8. Guilt

I was sitting in our group circle, surrounded by other men on the special needs parenting journey when our facilitator made an observation. “Y’all are absolutely wrecked with guilt. I hadn’t expected that.” She was right. Most people outside the special needs parenting journey see us from the outside in, as people dealing with immense unfairness and hardship. We are victims of circumstance looking up at a lifetime of difficulty. We are someone to feel sorry for. Most of the father’s I spend time with on the journey don’t spend much time feeling sorry for ourselves though. Instead, we spend…

4. Faith

In the early days of our journey, the months after our son’s diagnosis and my return from my last deployment to Iraq, things were unimaginably difficult. He wouldn’t sleep. Whatever devolution and regression that was happening with him drove an aversion to staying still long enough to fall asleep. I would lie in his little bed with him, holding on to him as he kicked and screamed like he was lit on fire. Eventually, he would wear himself out and drift off. Sometimes it took most of the night. Sometimes just hours. There was a night, in the depths of…

3. Roles

“A woman’s place is in the home. “ “Men are the head of the household. “ “Gender isn’t real, it’s simply a social construct developed by a patriarchal society to divide and subjugate.” “Men and women play equal, yet different, roles in the home.” These are some positions a cursory scroll of social media today will reveal along the arc of the 21st century gender roles debate. And while sometimes it doesn’t seem like there are any up sides to the special needs parenting journey, there are. My favorite one is that I get to sidestep this discussion all together….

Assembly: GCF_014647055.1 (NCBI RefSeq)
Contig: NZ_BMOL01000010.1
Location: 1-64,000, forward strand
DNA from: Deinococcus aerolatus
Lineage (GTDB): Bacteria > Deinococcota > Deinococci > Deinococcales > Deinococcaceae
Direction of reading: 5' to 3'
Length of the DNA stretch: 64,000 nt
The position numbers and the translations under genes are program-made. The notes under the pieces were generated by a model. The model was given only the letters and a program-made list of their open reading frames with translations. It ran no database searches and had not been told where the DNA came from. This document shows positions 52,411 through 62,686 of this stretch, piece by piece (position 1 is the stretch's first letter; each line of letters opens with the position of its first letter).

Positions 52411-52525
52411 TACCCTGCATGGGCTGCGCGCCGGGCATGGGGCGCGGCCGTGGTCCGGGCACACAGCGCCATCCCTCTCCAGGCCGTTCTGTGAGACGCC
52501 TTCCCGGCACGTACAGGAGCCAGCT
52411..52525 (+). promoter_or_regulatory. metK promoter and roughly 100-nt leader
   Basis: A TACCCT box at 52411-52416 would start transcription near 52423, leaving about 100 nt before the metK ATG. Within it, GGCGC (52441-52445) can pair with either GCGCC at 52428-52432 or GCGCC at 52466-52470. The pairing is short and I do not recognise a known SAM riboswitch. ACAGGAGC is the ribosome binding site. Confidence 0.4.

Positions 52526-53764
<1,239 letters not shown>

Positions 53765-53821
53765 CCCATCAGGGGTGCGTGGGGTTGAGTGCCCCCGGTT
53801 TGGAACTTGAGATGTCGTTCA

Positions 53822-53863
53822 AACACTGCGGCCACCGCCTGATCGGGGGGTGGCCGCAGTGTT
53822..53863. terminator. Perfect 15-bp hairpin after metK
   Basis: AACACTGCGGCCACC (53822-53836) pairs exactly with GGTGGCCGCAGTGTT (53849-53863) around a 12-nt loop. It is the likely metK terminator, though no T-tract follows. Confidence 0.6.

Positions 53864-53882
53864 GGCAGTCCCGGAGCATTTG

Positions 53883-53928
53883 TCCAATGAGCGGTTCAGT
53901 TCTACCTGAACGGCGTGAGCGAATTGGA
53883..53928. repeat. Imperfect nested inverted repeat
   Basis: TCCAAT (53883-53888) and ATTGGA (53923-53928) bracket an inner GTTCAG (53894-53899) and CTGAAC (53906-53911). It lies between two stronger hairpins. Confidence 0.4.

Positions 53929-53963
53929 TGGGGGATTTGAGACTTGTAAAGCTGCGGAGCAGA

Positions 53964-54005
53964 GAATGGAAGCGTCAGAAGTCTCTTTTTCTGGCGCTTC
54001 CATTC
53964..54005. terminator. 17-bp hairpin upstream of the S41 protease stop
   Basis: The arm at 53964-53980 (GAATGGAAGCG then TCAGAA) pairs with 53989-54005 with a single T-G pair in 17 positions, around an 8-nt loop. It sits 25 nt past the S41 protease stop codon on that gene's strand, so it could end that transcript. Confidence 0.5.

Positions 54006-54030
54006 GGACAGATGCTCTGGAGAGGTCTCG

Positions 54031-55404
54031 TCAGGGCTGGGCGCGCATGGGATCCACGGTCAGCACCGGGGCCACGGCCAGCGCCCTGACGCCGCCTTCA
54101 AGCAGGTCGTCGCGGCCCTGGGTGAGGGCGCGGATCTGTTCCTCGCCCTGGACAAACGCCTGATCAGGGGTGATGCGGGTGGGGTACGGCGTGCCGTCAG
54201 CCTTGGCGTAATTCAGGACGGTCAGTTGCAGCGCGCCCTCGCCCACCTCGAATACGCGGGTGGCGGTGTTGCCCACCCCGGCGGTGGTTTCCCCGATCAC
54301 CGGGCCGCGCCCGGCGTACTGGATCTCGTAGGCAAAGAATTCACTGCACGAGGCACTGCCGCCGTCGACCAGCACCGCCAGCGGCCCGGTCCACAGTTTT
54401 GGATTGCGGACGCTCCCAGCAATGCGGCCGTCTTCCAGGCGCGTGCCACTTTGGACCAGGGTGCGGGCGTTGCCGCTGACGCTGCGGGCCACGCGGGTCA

2. Grief

My wife told me that my son had been diagnosed with Autism over the phone. I was sitting in the abandoned guardhouse on the southern bank of the Euphrates River that served as the HQ for Special Operations Task Force West in Iraq. It had been three months since I’d seen him. I knew she was worried about him. He’d stopped talking shortly after I left. The regression happened before that really. I hadn’t noticed though. So when she said she was going to have him tested, I figured it would confirm that he was fine. I was wrong. And…